Visiting the 12th century Abbey at Wymondham, Norfolk, England: monks and townsfolk disagreeing, building rival towers
Bells, towers, disturbing the monks, and a gallows...
The Abbey in Wymondham (1), in England's Norfolk, was founded in 1107, by William d'Albini Senior. It was executed in stone from Caen, Normandy.
So is it, or was it, a church building or some kind of monastic establishment?
Well, no-one seemed conclusively to know. Or, rather, different people thought they knew, but no-one seemed to have a monopoly of viewpoint on who owned the building — or who owned, or could use, which parts.
For centuries, then, there was a deep-seated rivalry between the Abbey's monks and the townsfolk, who felt that the building was at least substantially theirs, as well as the monks'. This rivalry even took the form of separate towers being built by the different parties to the dispute. In fact, four separate towers were built in all, two of which have survived: one intact, and the other in ruins. (There were, altogether, twin west towers, a central octagonal tower which was rebuilt in the 14th century, and a tall, west tower, now measuring 43.6 metres, which replaced the original twin tower.)
Thus, down the years, the two towers were ever present symbols of the lack of empathy between monks and townsfolk. Sometimes the rivalry remained merely at the level of annoyance, when duly annoyed parishioners from the town would ring bells in one of the towers in order to disturb the monks' prayers. (Currently, the west tower has ten bells.) On other occasions, the rivalry descended to physical blows.
After the Reformation, the monks were summarily sent for a career move, owing in no small part to the greater emphasis on Biblical ways of organizing church affairs and on increasingly exercised state jurisdiction.
In 1549, the west tower was used for a macabre purpose: as a gallows for William Kett, brother to Robert Kett executed at Norwich Castle for leading a rebellion. One supposes that in constitutional terms this novel use of the Abbey Tower would be described as exhibiting the primacy of the temporal over the spiritual.
In 1573, some of the deterioration of the building's condition was made more widely known when Queen Elizabeth I visited the Abbey. As a result, funds were made available for repairs. (Curious how a little patronage goes a long way... )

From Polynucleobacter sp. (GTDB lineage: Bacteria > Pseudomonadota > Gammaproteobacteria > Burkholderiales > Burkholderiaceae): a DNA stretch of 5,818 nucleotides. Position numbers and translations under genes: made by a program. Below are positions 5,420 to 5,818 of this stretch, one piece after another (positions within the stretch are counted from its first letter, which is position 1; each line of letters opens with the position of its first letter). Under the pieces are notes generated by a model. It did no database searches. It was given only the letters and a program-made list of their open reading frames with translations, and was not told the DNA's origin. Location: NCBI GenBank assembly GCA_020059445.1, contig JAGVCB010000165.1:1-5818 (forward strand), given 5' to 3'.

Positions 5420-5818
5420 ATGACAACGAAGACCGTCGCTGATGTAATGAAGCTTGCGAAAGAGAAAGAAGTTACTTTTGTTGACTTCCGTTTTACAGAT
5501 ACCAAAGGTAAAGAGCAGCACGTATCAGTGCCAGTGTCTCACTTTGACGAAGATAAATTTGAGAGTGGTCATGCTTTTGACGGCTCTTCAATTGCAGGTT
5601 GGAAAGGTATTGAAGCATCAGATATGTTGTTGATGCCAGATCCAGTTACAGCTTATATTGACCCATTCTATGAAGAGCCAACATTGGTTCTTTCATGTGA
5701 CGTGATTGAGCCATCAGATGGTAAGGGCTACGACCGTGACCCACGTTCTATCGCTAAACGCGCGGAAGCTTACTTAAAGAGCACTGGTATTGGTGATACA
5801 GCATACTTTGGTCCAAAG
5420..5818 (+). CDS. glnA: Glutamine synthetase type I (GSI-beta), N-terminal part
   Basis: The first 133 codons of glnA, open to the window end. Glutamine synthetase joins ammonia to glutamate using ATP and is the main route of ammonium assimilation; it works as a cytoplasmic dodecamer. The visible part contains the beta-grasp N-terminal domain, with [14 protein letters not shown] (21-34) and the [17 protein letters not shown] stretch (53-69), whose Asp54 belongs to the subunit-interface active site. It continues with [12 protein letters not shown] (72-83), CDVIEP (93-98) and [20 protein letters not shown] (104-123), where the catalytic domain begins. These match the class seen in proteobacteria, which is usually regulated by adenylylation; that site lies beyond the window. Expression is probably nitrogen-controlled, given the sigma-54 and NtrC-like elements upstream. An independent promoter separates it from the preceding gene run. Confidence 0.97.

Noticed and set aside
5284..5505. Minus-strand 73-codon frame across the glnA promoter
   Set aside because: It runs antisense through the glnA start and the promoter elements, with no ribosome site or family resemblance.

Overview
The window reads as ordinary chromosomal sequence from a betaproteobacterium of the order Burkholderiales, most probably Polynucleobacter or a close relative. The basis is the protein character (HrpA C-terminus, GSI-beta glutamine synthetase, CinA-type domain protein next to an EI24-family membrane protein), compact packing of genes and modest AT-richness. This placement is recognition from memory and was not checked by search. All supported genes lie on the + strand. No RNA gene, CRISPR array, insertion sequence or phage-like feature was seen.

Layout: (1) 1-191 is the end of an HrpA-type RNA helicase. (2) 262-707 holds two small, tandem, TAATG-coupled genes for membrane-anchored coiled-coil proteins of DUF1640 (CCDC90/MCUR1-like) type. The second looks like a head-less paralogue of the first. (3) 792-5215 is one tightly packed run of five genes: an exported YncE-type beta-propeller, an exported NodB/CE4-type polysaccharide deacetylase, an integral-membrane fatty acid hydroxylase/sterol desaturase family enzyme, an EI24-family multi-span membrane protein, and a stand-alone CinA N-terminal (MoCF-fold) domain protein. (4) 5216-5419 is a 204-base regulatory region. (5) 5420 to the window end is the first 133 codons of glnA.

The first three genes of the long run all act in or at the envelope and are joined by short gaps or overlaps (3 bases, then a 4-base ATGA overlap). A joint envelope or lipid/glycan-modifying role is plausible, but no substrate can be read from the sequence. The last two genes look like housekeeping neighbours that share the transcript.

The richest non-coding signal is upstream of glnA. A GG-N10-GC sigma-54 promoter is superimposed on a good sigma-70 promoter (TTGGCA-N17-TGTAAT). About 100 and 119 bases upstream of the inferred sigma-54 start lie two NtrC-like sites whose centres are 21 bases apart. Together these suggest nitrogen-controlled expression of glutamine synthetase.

Among the major features of the Abbey is a fine example of Norman arcading in the interior of the building.
July 26, 2012
(1) Make sure you pronounce it 'Wind-ham'!
Also worth seeing
In Wymondham itself, the Market Cross is a remarkable, 17th century structure; Becket Chapel in the town was founded by William d'Albini Junior in 1174 (the Abbey was also dedicated jointly to Thomas à Becket).
Norwich (distance: 15 kilometres) has numerous visitor attractions, including Norwich Castle; Norwich Cathedral; Pull's Ferry; Elm Hill; Norwich Guildhall; and many others.
How to get there: United Airlines flies to London Heathrow Airport, where car rental is available. Wymondham 's rail links to London include those to Liverpool Street Station, via Cambridge. Wymondham is 206 kilometers from Heathrow Airport. Some facilities may be withdrawn, without notice. You are advised to check with the airline or your travel agent for up to date information.
MJFenn is an independent travel writer based in Ontario, Canada.
Other of my hubpages may also be of interest
- Visiting Wymondham, Norfolk, England, and its Market Cross: a remarkably well preserved 17th century
- Visiting Kett's Oak, Hethersett, Norfolk, England: recalling the execution of a 16th centur
- Visiting Norwich Castle, Norfolk, England: William the Conqueror reminding local people who was boss
- Visiting Bishop Bridge, Norwich, Norfolk, England: sedate structure, dating from 1345, with sober me
- Visiting Norwich, Norfolk, England and its fine, Medieval Cathedral: with one of the tallest spires